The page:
As for the dormant seed variable, data fitted the Gaussian normal distribution regression equation (Figure 1F). The maximum percentages of dormant seeds were reached at 3.4, 3.0, 2.6, and 3.0 months of collection at depths of 1, 2, 4 and 8 cm, respectively. The minimum values of the percentages were 39.8, 26.8, 17.8, and 8.3; for 1, 2, 4 and 8 cm, respectively. At the four tested depths, the maximum percentage of dormant seeds was obtained at similar periods, revealing that only the burial condition causes the seed to remain dormant, as a strategy to increase its longevity (Davis et al., 2008Davis A.S. et al. Chemical and physical defense of weed seeds in relation to soil seed bank persistence. Weed Sci. 2008;56:676-84.).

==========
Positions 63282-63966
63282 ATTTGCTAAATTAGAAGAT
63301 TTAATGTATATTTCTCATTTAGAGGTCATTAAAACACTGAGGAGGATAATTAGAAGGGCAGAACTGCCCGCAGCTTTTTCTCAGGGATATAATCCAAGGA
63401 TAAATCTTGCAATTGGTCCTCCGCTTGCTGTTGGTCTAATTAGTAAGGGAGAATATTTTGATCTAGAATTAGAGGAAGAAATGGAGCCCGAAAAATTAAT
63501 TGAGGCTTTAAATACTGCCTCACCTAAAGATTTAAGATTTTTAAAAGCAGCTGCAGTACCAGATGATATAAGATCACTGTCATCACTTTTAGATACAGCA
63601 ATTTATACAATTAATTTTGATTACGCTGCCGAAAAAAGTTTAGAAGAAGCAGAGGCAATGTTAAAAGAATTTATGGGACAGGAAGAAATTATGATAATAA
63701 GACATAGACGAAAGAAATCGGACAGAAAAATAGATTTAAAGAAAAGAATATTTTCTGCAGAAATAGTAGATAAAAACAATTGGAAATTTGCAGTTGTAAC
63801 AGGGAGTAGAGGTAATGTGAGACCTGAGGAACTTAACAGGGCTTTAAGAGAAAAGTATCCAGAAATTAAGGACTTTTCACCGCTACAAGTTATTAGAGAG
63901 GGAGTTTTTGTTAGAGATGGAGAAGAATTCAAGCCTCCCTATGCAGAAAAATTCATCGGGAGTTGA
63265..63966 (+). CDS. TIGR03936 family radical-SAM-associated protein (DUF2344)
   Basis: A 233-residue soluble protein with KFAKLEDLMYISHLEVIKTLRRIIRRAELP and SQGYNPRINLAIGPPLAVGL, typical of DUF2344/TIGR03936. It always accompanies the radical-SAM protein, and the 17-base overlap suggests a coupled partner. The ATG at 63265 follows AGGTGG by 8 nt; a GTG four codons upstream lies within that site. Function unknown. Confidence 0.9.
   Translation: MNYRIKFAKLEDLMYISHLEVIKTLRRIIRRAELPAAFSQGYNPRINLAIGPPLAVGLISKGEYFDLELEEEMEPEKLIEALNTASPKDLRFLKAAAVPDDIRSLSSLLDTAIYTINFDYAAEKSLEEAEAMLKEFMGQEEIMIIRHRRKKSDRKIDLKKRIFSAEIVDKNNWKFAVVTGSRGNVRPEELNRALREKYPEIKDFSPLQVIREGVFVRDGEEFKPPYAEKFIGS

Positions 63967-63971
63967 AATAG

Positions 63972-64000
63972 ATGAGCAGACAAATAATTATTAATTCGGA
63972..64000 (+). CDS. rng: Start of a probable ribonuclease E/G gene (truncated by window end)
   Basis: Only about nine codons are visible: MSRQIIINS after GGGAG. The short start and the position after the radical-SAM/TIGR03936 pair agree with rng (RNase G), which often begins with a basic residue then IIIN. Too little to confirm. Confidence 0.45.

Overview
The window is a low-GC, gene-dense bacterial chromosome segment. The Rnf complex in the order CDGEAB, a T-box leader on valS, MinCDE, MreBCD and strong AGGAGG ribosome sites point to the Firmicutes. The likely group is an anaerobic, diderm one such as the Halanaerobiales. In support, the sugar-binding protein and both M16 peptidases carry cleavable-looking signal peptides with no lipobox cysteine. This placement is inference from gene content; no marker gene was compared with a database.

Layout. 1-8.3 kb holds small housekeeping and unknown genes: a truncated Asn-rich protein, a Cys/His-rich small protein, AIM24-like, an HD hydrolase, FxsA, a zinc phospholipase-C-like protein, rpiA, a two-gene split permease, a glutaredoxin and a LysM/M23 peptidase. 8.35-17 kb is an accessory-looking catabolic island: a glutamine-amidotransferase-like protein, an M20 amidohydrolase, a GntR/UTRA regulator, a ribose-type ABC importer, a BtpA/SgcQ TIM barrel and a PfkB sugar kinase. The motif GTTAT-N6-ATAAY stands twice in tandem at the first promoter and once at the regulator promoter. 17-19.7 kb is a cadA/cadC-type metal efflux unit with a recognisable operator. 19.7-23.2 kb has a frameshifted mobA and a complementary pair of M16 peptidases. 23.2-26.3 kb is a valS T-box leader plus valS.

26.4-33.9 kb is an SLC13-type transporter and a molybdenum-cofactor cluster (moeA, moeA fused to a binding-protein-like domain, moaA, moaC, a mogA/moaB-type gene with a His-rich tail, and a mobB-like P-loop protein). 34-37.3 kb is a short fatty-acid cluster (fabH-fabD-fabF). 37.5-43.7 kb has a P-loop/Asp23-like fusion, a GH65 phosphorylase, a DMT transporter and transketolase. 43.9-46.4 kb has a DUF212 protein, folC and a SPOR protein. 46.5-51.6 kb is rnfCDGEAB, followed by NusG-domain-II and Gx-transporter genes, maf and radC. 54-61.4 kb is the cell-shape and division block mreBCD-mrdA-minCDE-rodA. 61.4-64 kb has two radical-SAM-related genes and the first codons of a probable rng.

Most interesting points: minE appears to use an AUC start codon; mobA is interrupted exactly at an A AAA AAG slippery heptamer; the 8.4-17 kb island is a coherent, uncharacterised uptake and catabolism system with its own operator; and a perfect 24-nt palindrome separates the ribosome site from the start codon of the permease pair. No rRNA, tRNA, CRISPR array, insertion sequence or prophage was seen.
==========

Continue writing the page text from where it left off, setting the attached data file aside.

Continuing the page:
From December on (eighth period), the percentages of dormant seeds remained constant at depths of 1 and 2 cm, with greater values at 4 and 8 cm, which stabilized in January and February, respectively (Figure 1F). Seeds of most annual weeds have the ability to remain in the soil seed bank for several years (Davis et al., 2008Davis A.S. et al. Chemical and physical defense of weed seeds in relation to soil seed bank persistence. Weed Sci. 2008;56:676-84.). For horseweed, this period can be up to three years (Wu et al., 2007Wu H. et al. Germination, persistence, and emergence of flaxleaf fleabane (Conyza bonariensis [L.] Cronquist). Weed Biol Manage. 2007;7:192-9.). Under these conditions, seeds develop both biochemical and physical protection characteristics (Davis et al., 2008). Thus, biochemically speaking, seeds can concentrate secondary metabolites such as phenols and alkaloids (Veldman et al., 2007Veldman J.W. et al. Chemical defense and the persistence of pioneer plant seeds in the soil of a tropical cloud forest. Biotropica. 2007;39:87-93.), and can physically develop their tegument with greater resistance to mechanical damages (Davis et al., 2008). These developed characteristics protect seeds from attacks by pathogens, and provide greater resistance to unfavorable environmental conditions; this may explain the low results of abnormal and dead seedlings.